Now the firm wants to increase the size of its fleet due to the massive demand and political pressure to fix potholes.
The Asphalt Industry Alliance believes the total bill to fix potholes across Britain will be in the region of £14bn and will take nine years according to current efforts.
However, Glen Carruthers of Dawsongroup said: ‘We only bought our first JCB Pothole Pro under a year ago and the response has been staggering, with the whole of the current fleet now out on hire. We have placed this additional order simply to keep up with demand.’
Ben Rawding of JCB said: ‘It’s great to see the success that Dawsongroup is enjoying with the Pothole Pro. More and more local authorities, and the contractors working on their behalf, are recognising that the Pothole Pro is the best way to fix Britain’s roads quickly and permanently, first time.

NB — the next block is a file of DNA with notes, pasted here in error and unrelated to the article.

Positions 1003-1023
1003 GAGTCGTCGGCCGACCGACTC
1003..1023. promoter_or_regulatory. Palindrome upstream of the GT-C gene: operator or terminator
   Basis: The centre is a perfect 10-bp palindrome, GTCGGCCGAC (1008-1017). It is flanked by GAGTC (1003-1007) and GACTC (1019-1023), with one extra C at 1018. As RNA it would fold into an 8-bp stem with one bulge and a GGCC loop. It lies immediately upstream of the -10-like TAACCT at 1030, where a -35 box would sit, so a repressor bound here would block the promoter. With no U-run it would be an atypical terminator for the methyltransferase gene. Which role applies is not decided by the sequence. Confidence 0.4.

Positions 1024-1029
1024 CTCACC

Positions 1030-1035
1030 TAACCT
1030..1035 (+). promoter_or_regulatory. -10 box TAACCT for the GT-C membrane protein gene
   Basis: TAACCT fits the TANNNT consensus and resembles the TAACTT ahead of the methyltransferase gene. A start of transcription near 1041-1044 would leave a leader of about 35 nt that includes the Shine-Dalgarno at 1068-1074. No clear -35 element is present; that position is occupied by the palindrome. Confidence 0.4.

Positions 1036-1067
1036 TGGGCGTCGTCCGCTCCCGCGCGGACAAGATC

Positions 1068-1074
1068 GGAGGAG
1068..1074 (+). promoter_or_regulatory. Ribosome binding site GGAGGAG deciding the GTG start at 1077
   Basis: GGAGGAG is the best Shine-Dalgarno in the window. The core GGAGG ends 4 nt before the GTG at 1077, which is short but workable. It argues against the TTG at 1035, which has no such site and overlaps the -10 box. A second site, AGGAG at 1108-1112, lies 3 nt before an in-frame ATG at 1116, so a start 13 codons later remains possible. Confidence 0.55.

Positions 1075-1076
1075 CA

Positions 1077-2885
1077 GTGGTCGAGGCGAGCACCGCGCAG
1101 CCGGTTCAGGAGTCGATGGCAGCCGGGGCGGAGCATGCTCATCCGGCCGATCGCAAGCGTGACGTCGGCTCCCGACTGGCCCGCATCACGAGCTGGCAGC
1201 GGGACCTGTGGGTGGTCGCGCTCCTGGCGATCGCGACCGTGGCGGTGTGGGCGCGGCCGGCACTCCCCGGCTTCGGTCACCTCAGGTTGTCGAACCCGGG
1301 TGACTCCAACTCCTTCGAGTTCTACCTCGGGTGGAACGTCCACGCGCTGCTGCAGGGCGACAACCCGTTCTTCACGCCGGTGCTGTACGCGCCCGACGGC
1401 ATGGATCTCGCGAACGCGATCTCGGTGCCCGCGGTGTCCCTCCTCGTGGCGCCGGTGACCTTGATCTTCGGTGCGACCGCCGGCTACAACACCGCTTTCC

‘It is now easier than ever for UK authorities to get a JCB Pothole Pro on to their network, whether it’s in a city or in a rural county and the public will now really start to see their presence on the roads and streets around the UK.’
According to JCB, their new machine can complete a repair in less than eight minutes – compared to 32 minutes using a traditional experienced work gang.
With a speed of 40km/h, the machine can move between several worksites in a day.
It is able to cut out the damaged area, crop the edges and clean the hole before new tarmac is laid down.
JCB chairman Lord Bamford added: ‘Potholes really a scourge; we are fixated on this dreadful problem and I am fixated on finding a solution.
‘We simply cannot allow our road networks to continue to be blighted by potholes. JCB’s solution is simple and cost effective and fixes potholes permanently, first time. Once the machine has done its job all the contractor then needs to do is just add tar.’
During tests in Stoke-on-Trent, the machine completed 51 jobs in 20 days – a workload which would have previously taken a team of six, 63 days to complete.